The Third Day of Christmas: An Angel Sent to Tell

December 28, 2013

The cancer journey involves many notifications, the exchange of news, lab results, or even game-changers mid-way through a course of treatment. Most often, the messenger is the doctor, or in my case one of three doctors representing various disciplines. In the past week, I have had a sit-down with each: the radiology oncologist (last Friday), the surgeon (Tuesday), and the medical oncologist (Friday). Yesterday’s encounter was the summary decision-making meeting. After collating all the data culled from a definitive CT scan and the surgeon’s assessment of it, Dr. Chen brought into yesterday’s meeting a proposal for further treatment: one more round of chemotherapy followed by lung surgery at the end of February, then a fourth chemo round in the spring. My family and I consider this plan very good news indeed and look forward to its results.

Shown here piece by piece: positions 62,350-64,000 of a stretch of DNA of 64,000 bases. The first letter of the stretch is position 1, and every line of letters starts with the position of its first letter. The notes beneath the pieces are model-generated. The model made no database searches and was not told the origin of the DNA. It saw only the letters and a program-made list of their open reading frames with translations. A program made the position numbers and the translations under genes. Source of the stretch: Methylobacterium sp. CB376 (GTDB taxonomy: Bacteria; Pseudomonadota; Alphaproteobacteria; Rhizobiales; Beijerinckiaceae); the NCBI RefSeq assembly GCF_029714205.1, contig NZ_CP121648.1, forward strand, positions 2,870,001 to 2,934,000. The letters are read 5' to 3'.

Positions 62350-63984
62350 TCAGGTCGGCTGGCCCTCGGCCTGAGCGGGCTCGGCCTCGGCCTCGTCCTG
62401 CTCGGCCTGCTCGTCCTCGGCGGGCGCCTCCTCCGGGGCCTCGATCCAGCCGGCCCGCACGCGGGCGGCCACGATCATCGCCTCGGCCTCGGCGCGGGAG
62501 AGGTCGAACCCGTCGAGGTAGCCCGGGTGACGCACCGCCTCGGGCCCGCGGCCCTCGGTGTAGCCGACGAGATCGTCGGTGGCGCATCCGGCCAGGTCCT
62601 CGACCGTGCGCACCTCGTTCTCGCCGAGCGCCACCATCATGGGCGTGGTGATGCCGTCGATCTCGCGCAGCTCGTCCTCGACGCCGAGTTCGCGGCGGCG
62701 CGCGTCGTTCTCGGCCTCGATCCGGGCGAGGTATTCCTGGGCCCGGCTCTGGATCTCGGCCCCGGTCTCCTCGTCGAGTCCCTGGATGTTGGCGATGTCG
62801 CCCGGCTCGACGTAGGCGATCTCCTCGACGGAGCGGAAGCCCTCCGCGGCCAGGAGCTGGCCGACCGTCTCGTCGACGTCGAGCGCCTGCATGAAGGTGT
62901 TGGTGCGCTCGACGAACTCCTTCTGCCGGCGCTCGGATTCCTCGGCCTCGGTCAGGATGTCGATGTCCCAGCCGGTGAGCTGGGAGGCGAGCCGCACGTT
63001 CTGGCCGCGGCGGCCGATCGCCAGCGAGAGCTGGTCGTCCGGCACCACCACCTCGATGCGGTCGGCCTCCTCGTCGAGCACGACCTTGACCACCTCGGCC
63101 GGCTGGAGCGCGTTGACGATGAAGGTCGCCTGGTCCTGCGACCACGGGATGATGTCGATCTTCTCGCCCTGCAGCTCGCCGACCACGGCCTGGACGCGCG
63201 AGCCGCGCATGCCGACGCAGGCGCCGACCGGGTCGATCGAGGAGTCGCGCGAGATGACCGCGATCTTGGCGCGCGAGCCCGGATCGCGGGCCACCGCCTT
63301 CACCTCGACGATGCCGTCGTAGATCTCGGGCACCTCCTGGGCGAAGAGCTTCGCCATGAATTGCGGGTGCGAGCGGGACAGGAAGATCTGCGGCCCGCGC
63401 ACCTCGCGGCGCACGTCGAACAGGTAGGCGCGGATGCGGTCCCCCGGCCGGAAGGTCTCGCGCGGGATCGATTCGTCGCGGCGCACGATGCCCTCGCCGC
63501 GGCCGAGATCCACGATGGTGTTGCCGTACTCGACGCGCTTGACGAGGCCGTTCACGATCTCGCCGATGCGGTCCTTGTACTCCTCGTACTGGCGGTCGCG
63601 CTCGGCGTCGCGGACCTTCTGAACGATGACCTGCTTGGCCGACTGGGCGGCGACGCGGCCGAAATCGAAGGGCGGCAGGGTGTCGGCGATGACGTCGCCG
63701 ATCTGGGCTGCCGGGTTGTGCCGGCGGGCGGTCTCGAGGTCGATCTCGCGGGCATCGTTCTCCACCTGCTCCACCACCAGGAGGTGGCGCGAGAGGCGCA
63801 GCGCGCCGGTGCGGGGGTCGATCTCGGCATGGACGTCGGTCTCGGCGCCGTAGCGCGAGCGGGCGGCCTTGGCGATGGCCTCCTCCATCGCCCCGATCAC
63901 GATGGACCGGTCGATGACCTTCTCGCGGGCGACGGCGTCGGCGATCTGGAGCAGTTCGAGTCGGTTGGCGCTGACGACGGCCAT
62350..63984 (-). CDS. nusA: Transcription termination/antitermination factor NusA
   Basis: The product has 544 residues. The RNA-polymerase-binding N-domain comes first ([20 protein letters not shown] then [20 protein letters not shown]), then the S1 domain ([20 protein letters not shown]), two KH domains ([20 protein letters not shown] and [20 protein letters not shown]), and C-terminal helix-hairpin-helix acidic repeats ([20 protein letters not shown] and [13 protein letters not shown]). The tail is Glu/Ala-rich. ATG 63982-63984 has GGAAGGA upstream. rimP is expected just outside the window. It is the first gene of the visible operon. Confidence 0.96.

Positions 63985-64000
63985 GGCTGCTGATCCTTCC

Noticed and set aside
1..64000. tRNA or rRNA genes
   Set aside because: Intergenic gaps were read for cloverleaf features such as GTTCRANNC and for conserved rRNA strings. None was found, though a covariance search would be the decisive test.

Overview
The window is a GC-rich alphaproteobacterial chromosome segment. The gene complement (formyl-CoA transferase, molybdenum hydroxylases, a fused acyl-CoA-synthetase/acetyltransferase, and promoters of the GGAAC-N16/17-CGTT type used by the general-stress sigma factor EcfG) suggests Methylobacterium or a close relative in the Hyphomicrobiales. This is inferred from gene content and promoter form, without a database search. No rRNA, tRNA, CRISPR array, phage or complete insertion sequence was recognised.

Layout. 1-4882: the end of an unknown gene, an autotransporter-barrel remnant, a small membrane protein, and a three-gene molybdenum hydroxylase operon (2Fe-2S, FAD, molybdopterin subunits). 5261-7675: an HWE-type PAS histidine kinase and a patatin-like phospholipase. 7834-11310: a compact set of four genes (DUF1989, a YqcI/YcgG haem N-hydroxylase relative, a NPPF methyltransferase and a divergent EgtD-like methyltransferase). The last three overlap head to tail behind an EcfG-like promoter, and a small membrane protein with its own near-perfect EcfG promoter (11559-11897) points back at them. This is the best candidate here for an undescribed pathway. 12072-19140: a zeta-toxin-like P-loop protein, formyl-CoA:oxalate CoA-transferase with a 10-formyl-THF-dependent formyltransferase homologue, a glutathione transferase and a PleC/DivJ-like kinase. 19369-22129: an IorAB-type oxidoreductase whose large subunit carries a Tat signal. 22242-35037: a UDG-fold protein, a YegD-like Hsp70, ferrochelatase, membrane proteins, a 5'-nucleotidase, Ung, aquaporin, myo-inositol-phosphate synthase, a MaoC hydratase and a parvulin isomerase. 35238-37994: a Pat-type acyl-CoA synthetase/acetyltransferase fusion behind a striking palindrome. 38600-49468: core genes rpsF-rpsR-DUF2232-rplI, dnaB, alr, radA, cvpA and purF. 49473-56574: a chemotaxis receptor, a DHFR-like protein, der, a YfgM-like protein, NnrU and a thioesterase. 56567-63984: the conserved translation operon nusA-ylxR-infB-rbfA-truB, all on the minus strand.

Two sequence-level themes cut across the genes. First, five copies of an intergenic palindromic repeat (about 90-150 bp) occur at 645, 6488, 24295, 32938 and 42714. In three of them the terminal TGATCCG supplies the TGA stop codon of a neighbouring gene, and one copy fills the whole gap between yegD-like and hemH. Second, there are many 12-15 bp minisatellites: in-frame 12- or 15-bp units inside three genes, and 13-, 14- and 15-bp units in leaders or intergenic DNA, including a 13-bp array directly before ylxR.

The psychology of notification is a fine art. The news one hears can shock, exhilarate, or depress, but rarely just inform. I remember vividly in June of 1998 when the hospital called home in the middle of the night to ask Dad to come in and see Mom, who was being treated for a severe stroke. The active message was “You need to be here,” but the full one would have been, “Mom has died.” The shock value of that unexpected turn, however, could have caused an automobile accident and compounded the tragedy of the moment. So it was pure grace and practical grief in motion to bring Dad to the ICU, not knowing the full extent of the news until a supportive staff could surround him.